Question Time, the BBC's premier political debate programme chaired by David Dimbleby, was in Coventry on Thursday 17 January.
The panel included the Home Secretary Jacqui Smith, the shadow defence secretary Liam Fox, the Liberal Democrat home affairs spokesman Chris Huhne, the political editor of the Daily Mirror Kevin Maguire and the author Louise Bagshawe.
JACQUI SMITH MP
Career: Jacqui Smith is the Home Secretary.
After 10 years as a teacher, she entered parliament in 1997 as the MP for Redditch.
She served as Deputy Minister for Women and Equality, and as a Minister of Schools in the Department of Education, before entering the Cabinet as Chief Whip in May 2007.
She was made Home Secretary by Gordon Brown in his first cabinet, and is the first woman ever to hold the post.
Last month she faced pressure from police over her refusal to backdate a 2.5% pay award. During the row, in which the Police Federation called for her resignation, she said: "I take seriously my responsibility to ensure that I put in place arrangements that are fair but also are affordable for the police service and the taxpayer."
LIAM FOX MP
Career: Liam Fox is the Conservative shadow defence secretary, having previously been shadow foreign secretary.
A doctor by profession, he served as shadow secretary of state for health from May 1999 to November 2003, before being appointed co-chairman of the party in 2003. He ran for the party leadership in 2005, finishing third.
Last month he wrote in The Telegraph: "Anyone who has visited British troops in Afghanistan recently will know they understand, better than anyone, that soldiers can win the battles but that ultimately economics and politics will have to secure the peace. That is why a concerted approach to reconstruction and to the political situation is essential."
CHRIS HUHNE MP
Career: Chris Huhne is the Liberal Democrat spokesman on home affairs. He was previously the party's spokesman on the environment.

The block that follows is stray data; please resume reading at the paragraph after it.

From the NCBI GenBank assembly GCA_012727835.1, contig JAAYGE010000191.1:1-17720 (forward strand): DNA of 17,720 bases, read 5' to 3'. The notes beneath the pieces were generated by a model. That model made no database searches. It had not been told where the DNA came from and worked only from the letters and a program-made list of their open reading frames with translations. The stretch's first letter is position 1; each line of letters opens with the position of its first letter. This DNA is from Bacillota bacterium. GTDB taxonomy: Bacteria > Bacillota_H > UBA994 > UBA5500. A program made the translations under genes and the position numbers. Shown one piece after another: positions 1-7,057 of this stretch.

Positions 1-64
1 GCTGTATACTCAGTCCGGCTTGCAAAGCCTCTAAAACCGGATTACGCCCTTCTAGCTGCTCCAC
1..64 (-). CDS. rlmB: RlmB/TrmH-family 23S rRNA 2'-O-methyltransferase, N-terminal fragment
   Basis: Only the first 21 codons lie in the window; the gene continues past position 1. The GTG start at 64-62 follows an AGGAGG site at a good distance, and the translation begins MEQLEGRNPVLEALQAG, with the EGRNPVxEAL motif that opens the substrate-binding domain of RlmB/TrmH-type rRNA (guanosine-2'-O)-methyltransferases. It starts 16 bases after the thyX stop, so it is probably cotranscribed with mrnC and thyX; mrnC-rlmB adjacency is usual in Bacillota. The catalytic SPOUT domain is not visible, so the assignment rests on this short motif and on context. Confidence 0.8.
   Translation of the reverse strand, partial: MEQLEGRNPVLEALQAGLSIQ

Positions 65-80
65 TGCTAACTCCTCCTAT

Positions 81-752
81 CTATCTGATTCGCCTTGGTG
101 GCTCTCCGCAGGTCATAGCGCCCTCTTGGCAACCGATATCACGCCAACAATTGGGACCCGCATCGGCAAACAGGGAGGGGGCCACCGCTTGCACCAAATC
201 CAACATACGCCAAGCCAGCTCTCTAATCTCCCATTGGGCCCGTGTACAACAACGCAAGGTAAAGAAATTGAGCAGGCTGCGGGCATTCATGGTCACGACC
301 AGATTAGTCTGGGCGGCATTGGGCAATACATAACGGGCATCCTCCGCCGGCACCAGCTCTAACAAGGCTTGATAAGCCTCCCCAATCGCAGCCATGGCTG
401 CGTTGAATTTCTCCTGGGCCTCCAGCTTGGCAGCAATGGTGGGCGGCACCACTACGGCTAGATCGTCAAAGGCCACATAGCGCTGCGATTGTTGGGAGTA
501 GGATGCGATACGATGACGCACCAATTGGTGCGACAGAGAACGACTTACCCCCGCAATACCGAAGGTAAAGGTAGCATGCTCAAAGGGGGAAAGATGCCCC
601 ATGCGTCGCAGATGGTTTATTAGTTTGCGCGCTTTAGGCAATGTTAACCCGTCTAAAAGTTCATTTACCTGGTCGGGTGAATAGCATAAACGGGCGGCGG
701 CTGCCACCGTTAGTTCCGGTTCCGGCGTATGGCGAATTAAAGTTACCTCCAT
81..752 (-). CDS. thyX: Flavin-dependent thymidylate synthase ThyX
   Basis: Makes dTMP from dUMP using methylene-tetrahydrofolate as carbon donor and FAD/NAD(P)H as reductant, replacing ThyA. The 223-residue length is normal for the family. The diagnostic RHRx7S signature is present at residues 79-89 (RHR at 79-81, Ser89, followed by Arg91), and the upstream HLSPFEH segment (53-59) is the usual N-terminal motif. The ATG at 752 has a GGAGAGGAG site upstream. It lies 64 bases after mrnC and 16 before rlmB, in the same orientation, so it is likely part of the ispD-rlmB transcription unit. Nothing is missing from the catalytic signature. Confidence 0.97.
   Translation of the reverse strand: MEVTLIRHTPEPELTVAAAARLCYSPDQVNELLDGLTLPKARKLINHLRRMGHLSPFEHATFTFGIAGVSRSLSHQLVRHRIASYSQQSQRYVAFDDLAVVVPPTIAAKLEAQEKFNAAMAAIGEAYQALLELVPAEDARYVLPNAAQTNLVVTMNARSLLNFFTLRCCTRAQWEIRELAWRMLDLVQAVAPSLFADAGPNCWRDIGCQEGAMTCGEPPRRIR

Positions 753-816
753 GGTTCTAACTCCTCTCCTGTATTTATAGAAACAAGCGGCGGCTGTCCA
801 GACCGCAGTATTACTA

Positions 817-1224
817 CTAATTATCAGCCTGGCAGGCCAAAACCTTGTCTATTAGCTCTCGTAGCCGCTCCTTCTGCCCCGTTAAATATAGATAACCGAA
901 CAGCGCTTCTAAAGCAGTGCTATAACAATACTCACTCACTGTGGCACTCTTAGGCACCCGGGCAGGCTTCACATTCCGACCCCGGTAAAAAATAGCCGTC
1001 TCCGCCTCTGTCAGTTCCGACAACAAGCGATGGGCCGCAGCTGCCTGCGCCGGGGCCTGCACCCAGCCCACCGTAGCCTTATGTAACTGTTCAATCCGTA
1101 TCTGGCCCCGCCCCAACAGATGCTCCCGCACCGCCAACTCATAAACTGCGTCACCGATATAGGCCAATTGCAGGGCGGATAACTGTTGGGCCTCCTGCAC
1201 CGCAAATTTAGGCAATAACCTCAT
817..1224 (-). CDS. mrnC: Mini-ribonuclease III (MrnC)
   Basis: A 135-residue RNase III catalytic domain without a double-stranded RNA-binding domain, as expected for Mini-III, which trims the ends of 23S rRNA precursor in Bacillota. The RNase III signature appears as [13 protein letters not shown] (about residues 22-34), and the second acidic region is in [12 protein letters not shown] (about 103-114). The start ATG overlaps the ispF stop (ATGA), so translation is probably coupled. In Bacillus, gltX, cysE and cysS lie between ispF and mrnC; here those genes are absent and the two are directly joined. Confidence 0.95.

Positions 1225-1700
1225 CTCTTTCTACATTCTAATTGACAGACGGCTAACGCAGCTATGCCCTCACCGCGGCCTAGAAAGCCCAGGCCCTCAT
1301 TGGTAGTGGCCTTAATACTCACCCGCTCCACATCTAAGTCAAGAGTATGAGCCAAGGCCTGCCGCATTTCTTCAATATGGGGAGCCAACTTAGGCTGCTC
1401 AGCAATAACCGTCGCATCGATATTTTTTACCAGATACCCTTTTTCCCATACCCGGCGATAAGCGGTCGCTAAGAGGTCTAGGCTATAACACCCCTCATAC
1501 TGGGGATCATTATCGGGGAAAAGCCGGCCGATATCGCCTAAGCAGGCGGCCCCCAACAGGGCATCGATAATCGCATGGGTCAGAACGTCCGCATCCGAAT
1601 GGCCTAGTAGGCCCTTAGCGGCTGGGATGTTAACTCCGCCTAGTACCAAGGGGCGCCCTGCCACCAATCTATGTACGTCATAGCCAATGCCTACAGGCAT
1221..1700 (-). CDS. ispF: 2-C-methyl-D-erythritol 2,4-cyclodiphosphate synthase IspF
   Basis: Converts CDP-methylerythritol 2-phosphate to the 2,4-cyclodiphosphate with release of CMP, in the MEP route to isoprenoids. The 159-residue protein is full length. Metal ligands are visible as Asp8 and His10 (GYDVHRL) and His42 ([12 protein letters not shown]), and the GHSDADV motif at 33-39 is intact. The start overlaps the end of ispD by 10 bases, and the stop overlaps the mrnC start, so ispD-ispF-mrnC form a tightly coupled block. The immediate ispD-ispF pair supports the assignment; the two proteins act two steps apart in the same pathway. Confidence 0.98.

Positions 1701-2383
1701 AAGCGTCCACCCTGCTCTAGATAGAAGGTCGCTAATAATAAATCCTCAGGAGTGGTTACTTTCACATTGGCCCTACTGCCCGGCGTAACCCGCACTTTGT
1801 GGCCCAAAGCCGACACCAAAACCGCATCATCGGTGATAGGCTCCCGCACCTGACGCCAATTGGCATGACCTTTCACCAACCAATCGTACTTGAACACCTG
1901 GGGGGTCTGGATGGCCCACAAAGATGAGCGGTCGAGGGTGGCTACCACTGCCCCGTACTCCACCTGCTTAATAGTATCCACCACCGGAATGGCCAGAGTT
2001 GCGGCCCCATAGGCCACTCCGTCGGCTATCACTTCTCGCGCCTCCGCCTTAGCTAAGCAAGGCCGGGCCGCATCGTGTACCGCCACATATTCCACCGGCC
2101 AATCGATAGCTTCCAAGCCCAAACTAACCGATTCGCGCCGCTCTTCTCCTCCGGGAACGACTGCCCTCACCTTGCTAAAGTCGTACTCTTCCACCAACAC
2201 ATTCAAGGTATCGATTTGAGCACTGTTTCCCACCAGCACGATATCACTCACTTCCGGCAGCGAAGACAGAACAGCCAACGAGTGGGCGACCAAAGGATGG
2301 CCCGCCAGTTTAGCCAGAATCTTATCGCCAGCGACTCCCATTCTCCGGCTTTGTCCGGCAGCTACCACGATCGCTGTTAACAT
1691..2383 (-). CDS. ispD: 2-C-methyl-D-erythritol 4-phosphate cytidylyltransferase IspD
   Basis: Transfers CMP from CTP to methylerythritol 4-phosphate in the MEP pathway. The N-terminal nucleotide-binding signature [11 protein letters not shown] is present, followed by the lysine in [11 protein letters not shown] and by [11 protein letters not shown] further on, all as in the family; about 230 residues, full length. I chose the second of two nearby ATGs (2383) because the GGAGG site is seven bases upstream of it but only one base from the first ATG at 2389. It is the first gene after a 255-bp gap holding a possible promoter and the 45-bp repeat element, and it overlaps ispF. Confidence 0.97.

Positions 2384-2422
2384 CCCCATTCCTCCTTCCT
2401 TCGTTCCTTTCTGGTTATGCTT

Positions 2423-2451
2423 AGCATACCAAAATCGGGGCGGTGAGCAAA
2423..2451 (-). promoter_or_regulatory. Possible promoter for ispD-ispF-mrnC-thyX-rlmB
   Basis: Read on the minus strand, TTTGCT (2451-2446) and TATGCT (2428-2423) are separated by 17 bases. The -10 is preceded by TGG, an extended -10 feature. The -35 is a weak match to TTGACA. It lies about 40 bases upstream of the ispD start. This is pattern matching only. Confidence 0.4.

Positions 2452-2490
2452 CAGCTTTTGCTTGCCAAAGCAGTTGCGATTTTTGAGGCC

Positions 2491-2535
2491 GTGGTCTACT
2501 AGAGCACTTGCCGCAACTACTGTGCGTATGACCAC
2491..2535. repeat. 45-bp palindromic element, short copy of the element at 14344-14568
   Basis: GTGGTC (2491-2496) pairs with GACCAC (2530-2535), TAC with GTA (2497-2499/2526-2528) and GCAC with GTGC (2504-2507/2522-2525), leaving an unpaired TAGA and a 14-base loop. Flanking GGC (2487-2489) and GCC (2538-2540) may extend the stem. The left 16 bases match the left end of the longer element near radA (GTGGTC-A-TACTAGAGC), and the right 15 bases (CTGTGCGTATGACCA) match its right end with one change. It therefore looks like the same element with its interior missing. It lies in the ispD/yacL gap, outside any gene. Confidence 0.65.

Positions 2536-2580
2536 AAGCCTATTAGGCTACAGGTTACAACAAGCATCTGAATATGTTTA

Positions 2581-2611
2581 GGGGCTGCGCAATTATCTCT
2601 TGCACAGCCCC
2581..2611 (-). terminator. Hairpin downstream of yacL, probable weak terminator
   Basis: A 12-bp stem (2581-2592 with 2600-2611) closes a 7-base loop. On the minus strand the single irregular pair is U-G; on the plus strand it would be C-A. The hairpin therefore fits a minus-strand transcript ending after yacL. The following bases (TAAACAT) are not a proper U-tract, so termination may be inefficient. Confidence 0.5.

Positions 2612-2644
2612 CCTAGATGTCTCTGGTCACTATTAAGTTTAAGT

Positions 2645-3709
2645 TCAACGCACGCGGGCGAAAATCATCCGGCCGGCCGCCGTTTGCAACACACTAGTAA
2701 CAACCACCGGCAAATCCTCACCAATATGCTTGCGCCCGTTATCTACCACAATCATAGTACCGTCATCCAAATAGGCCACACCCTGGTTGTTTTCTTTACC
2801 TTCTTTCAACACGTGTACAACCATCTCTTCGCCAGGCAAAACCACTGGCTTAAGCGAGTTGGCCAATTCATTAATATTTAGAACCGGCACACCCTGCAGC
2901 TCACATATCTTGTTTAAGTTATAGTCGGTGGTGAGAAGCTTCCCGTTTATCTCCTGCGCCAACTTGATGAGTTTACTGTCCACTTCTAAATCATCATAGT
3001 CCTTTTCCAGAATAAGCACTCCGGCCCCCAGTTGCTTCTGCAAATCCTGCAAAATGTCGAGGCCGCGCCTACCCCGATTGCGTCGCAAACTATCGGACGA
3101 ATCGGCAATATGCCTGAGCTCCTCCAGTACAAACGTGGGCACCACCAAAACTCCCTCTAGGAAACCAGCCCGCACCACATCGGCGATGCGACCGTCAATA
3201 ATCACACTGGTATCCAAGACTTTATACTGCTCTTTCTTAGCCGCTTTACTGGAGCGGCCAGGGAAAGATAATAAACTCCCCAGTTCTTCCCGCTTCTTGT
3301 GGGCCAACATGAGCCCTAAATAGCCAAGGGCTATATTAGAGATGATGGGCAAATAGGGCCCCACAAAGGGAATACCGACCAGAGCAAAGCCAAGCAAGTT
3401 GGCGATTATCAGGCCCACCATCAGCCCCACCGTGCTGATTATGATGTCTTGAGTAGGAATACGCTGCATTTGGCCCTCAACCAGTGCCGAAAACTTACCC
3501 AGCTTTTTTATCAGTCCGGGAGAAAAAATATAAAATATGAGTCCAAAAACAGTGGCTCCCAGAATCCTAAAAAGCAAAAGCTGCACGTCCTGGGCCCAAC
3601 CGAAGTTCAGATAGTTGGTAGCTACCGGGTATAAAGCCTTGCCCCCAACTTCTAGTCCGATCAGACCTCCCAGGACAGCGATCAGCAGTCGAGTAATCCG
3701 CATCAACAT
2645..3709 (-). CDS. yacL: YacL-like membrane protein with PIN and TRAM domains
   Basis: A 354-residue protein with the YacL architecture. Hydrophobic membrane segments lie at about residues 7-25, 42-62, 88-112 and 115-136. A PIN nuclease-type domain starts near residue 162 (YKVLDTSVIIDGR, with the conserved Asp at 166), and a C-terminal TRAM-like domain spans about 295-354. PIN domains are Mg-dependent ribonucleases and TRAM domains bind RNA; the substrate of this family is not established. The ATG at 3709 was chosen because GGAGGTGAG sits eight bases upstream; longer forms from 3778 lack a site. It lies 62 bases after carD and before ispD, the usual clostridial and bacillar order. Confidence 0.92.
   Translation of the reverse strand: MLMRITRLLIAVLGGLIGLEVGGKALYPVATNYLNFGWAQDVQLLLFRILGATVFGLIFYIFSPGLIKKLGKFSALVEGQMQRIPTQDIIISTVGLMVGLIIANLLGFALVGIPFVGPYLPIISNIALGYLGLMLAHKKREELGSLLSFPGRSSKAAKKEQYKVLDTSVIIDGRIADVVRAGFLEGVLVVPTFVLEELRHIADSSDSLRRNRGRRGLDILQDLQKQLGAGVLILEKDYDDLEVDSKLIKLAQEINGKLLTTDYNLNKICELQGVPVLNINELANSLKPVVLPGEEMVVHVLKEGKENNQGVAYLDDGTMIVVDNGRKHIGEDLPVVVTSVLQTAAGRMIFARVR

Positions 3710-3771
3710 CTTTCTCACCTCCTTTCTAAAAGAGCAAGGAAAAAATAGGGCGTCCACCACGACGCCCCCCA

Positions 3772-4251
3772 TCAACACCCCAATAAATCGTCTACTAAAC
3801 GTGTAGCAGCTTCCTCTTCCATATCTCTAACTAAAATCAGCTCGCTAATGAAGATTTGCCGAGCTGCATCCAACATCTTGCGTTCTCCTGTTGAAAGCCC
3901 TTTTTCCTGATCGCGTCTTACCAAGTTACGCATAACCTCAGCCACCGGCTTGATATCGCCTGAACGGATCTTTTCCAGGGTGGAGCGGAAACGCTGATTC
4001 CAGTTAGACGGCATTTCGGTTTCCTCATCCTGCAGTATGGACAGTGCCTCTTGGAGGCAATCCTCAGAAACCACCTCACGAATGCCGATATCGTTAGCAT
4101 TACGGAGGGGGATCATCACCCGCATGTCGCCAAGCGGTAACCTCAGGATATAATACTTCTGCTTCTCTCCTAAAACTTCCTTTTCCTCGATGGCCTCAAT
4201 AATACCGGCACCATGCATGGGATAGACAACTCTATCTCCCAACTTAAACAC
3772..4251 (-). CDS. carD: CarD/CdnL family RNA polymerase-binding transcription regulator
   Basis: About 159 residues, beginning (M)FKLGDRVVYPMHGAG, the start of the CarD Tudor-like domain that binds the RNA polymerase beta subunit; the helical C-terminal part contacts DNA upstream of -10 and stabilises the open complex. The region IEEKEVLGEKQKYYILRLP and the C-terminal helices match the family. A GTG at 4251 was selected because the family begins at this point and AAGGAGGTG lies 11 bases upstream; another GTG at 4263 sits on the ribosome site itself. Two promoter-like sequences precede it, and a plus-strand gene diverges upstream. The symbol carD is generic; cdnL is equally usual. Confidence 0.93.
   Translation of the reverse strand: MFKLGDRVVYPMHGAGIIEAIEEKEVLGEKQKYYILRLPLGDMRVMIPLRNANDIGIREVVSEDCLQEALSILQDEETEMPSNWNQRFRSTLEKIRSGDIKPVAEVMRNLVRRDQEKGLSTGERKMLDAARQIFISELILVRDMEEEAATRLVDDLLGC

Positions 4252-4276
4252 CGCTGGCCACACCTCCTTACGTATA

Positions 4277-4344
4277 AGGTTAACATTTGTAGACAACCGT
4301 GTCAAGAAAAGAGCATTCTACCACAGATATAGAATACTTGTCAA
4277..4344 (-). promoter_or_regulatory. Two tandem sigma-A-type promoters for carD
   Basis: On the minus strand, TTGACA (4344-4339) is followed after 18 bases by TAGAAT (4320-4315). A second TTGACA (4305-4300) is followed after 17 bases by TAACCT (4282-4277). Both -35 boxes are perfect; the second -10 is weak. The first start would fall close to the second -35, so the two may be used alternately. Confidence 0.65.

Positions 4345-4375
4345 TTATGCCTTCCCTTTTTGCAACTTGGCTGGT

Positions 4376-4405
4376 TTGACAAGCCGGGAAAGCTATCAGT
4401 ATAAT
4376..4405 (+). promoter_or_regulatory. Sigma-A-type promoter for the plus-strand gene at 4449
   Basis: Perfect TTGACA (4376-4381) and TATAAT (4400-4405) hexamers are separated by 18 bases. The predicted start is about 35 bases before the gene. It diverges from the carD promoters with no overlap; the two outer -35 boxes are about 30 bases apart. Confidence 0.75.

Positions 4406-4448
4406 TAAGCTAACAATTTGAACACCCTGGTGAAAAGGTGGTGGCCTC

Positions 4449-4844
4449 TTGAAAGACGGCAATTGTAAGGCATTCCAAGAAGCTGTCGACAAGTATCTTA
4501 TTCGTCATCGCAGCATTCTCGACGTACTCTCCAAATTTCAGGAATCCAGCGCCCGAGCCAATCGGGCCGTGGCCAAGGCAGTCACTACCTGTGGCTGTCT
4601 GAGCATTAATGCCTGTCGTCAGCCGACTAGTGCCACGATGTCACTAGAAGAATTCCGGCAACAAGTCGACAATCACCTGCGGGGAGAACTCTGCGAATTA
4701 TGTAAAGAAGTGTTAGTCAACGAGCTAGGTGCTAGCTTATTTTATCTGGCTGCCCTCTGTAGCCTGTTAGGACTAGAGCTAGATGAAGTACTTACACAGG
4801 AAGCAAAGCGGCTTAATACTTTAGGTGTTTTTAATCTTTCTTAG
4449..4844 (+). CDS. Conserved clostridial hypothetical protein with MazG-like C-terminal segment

He has twice come second in the contest for the Lib Dem leadership, most recently in December when Nick Clegg took over, beating Chris Huhne by just 511 votes.
Before entering politics he worked in the City and has written a number of books on economic and development issues.
After five years as the MEP for South East England, he was elected as the MP for Eastleigh in 2005 and served as a shadow treasury spokesman under Charles Kennedy.
Career: Kevin Maguire is the political editor of the Daily Mirror and a columnist for the New Statesman.
One of the country's leading political commentators, he is seen as close to Gordon Brown, and was described in the Guardian as the "cheekiest and best informed [journalist] about Labour's politburo manoeuvres".
Formerly chief reporter on the Guardian, Maguire rejoined the Mirror in 2004, having quit in 1999. Last year he was nominated for political journalist of the year at the British Press Awards.
Last week he wrote: "The Premier has enjoyed a confident start to 2008, recovering some of his old authority with his ambitious NHS plans... Brown is in danger of appearing like a cabbage and broccoli leader - serving up to the public what he thinks is good for us, when we secretly yearn for the odd treat."
Career: Louise Bagshawe is a best-selling author who published her first novel, Career Girls, in her twenties. Now 36, she is due to be the Conservative Party candidate for Corby at the next election.
She joined the Conservative Party at the age of 14, and briefly switched to Labour under Tony Blair, later saying: "I never stopped being a Conservative; but I thought Blair was one too."
She was Young Poet of the Year in 1989 and worked in the record business before leaving aged 23 to write full-time. Since then, her novels have been published in nine languages.